Graphical vs. Tabular Notations for Risk Models: On the Role of Textual Labels

Katsiaryna Labunets, Fabio Massacci, Alessandra Tedeschi

Research output: Chapter in Book/Conference proceedings/Edited volumeConference contributionScientificpeer-review

4 Citations (Scopus)
39 Downloads (Pure)

Abstract

Security risk assessment methods in industry mostly use a tabular notation to represent the assessment results whilst academic works advocate graphical methods. Experiments with MSc students showed that the tabular notation is better than an iconic graphical notation for the comprehension of security risks. [Aim] We investigate whether the availability of textual labels and terse UML-style notation could improve comprehensibility. [Method] We report the results of an online comprehensibility experiment involving 61 professionals with an average of 9 years of working experience, in which we compared the ability to comprehend security risk assessments represented in tabular, UML-style with textual labels, and iconic graphical modeling notations. [Results] Tabular notation are still the most comprehensible notion in both recall and precision. However, the presence of textual labels does improve the precision and recall of participants over iconic graphical models. [Conclusion] Tabular representation better supports extraction of correct information of both simple and complex comprehensibility questions about security risks than the graphical notation but textual labels help.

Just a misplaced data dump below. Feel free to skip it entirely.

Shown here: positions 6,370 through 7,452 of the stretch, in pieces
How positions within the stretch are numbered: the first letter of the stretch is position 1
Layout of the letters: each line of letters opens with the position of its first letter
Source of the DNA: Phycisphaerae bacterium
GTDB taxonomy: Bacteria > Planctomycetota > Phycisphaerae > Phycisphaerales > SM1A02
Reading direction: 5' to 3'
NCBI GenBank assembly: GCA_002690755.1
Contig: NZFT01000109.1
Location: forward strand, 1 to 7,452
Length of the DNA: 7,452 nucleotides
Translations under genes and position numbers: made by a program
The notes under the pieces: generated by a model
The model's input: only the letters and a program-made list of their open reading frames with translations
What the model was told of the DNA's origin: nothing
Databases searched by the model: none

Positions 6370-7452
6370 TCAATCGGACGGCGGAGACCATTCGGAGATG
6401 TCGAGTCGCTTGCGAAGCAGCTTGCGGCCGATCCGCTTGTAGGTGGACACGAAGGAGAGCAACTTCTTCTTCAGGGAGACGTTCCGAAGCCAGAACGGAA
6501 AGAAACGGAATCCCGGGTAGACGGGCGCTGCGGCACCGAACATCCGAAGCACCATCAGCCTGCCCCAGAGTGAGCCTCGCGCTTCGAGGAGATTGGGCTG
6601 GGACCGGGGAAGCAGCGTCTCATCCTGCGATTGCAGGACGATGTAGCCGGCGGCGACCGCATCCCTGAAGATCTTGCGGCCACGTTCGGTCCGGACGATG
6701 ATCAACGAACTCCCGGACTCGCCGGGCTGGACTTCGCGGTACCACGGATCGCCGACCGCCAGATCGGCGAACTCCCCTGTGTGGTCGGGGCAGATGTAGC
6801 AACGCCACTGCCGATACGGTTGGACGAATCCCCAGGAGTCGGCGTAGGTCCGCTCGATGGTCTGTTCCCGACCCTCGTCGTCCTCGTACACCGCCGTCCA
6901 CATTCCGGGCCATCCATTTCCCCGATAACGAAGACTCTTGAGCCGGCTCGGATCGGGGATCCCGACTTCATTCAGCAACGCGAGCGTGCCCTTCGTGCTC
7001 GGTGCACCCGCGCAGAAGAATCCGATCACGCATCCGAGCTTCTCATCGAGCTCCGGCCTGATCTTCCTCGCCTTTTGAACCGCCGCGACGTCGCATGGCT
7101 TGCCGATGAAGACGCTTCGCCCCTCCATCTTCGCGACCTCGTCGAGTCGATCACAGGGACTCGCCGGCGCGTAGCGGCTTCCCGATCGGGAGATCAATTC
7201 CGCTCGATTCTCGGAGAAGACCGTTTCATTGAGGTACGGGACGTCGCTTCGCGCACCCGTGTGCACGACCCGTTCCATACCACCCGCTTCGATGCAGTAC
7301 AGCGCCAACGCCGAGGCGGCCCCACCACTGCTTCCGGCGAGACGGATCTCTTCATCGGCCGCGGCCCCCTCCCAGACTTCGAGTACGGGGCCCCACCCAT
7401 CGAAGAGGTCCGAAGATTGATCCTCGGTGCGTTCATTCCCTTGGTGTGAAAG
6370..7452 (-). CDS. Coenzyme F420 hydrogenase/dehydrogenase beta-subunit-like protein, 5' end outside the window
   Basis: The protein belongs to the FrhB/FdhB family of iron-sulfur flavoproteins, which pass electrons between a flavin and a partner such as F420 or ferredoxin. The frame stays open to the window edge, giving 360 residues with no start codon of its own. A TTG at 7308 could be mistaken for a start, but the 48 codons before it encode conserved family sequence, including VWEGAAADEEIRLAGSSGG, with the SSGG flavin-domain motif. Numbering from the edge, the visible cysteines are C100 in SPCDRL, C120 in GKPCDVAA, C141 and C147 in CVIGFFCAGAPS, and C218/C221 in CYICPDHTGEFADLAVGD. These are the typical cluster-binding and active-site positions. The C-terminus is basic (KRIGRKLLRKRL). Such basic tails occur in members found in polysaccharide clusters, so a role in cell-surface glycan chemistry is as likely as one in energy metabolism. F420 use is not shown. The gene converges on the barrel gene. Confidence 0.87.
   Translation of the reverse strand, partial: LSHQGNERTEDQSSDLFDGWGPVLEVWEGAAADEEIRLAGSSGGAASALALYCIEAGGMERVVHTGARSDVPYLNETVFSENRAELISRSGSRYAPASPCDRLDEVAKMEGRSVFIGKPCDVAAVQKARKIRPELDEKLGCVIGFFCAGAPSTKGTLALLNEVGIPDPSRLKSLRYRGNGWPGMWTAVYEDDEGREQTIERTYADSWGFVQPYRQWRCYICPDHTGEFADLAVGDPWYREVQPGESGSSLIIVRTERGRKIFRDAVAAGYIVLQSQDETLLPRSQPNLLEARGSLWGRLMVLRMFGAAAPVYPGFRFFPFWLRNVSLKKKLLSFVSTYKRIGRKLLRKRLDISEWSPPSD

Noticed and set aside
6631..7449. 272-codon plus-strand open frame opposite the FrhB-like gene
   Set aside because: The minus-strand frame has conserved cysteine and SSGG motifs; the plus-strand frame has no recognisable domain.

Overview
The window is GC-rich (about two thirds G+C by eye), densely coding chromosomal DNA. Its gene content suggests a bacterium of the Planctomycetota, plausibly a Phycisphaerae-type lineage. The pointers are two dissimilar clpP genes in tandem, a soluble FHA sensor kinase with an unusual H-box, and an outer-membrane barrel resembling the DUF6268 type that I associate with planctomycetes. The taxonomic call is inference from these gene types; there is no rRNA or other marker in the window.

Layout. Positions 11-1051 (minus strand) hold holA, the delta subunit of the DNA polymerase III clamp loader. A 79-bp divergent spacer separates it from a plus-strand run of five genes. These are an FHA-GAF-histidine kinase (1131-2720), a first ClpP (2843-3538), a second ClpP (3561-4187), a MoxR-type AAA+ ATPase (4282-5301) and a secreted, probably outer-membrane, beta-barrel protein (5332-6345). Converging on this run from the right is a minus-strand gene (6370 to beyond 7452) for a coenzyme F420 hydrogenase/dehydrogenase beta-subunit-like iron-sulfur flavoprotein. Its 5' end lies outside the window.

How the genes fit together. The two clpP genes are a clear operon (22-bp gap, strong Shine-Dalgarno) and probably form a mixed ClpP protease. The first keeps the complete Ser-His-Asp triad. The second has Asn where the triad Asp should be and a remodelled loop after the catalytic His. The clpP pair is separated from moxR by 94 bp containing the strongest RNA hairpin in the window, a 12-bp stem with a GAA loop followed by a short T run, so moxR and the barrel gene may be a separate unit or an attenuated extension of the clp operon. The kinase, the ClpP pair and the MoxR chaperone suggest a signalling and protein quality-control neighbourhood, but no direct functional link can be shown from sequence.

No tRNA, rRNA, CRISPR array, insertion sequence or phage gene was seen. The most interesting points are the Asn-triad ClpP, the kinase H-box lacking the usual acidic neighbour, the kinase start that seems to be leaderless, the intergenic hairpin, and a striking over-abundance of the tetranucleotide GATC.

Original languageEnglish
Title of host publicationProceedings of the 11th ACM / IEEE International Symposium on Empirical Software Engineering and Measurement, ESEM 2017
PublisherIEEE
Pages267-276
Number of pages10
DOIs
Publication statusPublished - 2017
EventACM/IEEE International Symposium on Empirical Software Engineering and Measurement, ESEM 2017 - Toronto, Canada
Duration: 9 Nov 201710 Nov 2017
Conference number: 11
http://www.scs.ryerson.ca/eseiw2017/ESEM/index.html

Conference

ConferenceACM/IEEE International Symposium on Empirical Software Engineering and Measurement, ESEM 2017
Abbreviated titleESEM
CountryCanada
CityToronto
Period9/11/1710/11/17
Internet address

Keywords

  • Cognitive fit
  • Comprehensibility
  • Empirical study
  • Risk modeling
  • Security risk assessment

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